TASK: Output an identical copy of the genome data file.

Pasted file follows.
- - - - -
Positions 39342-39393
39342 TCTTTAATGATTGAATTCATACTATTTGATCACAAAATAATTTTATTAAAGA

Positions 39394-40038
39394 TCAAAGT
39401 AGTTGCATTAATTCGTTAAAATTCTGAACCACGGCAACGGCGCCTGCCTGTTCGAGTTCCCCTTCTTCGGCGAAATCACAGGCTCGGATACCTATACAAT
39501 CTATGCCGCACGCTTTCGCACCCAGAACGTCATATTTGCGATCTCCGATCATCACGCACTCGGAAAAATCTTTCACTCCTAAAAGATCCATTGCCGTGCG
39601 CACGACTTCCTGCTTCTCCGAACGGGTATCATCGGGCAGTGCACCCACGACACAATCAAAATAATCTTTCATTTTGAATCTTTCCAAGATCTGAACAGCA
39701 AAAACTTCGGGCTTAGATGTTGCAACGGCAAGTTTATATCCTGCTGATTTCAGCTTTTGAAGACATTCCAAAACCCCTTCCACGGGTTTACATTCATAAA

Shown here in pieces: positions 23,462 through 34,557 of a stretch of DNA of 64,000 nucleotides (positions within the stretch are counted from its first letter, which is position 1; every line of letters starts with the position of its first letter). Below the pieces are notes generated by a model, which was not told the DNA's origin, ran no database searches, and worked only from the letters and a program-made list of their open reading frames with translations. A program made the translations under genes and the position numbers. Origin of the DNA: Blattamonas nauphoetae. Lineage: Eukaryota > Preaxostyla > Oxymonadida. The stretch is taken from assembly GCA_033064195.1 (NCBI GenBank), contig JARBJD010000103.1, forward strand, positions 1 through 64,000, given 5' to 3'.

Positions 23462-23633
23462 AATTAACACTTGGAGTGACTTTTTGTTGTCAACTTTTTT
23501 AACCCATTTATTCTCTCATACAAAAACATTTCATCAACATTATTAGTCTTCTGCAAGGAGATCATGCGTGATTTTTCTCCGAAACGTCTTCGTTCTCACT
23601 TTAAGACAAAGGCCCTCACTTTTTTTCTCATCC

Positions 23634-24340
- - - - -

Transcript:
Positions 39342-39393
39342 TCTTTAATGATTGAATTCATACTATTTGATCACAAAATAATTTTATTAAAGA

Positions 39394-40038
39394 TCAAAGT
39401 AGTTGCATTAATTCGTTAAAATTCTGAACCACGGCAACGGCGCCTGCCTGTTCGAGTTCCCCTTCTTCGGCGAAATCACAGGCTCGGATACCTATACAAT
39501 CTATGCCGCACGCTTTCGCACCCAGAACGTCATATTTGCGATCTCCGATCATCACGCACTCGGAAAAATCTTTCACTCCTAAAAGATCCATTGCCGTGCG
39601 CACGACTTCCTGCTTCTCCGAACGGGTATCATCGGGCAGTGCACCCACGACACAATCAAAATAATCTTTCATTTTGAATCTTTCCAAGATCTGAACAGCA
39701 AAAACTTCGGGCTTAGATGTTGCAACGGCAAGTTTATATCCTGCTGATTTCAGCTTTTGAAGACATTCCAAAACCCCTTCCACGGGTTTACATTCATAAA

Shown here in pieces: positions 23,462 through 34,557 of a stretch of DNA of 64,000 nucleotides (positions within the stretch are counted from its first letter, which is position 1; every line of letters starts with the position of its first letter). Below the pieces are notes generated by a model, which was not told the DNA's origin, ran no database searches, and worked only from the letters and a program-made list of their open reading frames with translations. A program made the translations under genes and the position numbers. Origin of the DNA: Blattamonas nauphoetae. Lineage: Eukaryota > Preaxostyla > Oxymonadida. The stretch is taken from assembly GCA_033064195.1 (NCBI GenBank), contig JARBJD010000103.1, forward strand, positions 1 through 64,000, given 5' to 3'.

Positions 23462-23633
23462 AATTAACACTTGGAGTGACTTTTTGTTGTCAACTTTTTT
23501 AACCCATTTATTCTCTCATACAAAAACATTTCATCAACATTATTAGTCTTCTGCAAGGAGATCATGCGTGATTTTTCTCCGAAACGTCTTCGTTCTCACT
23601 TTAAGACAAAGGCCCTCACTTTTTTTCTCATCC

Positions 23634-24340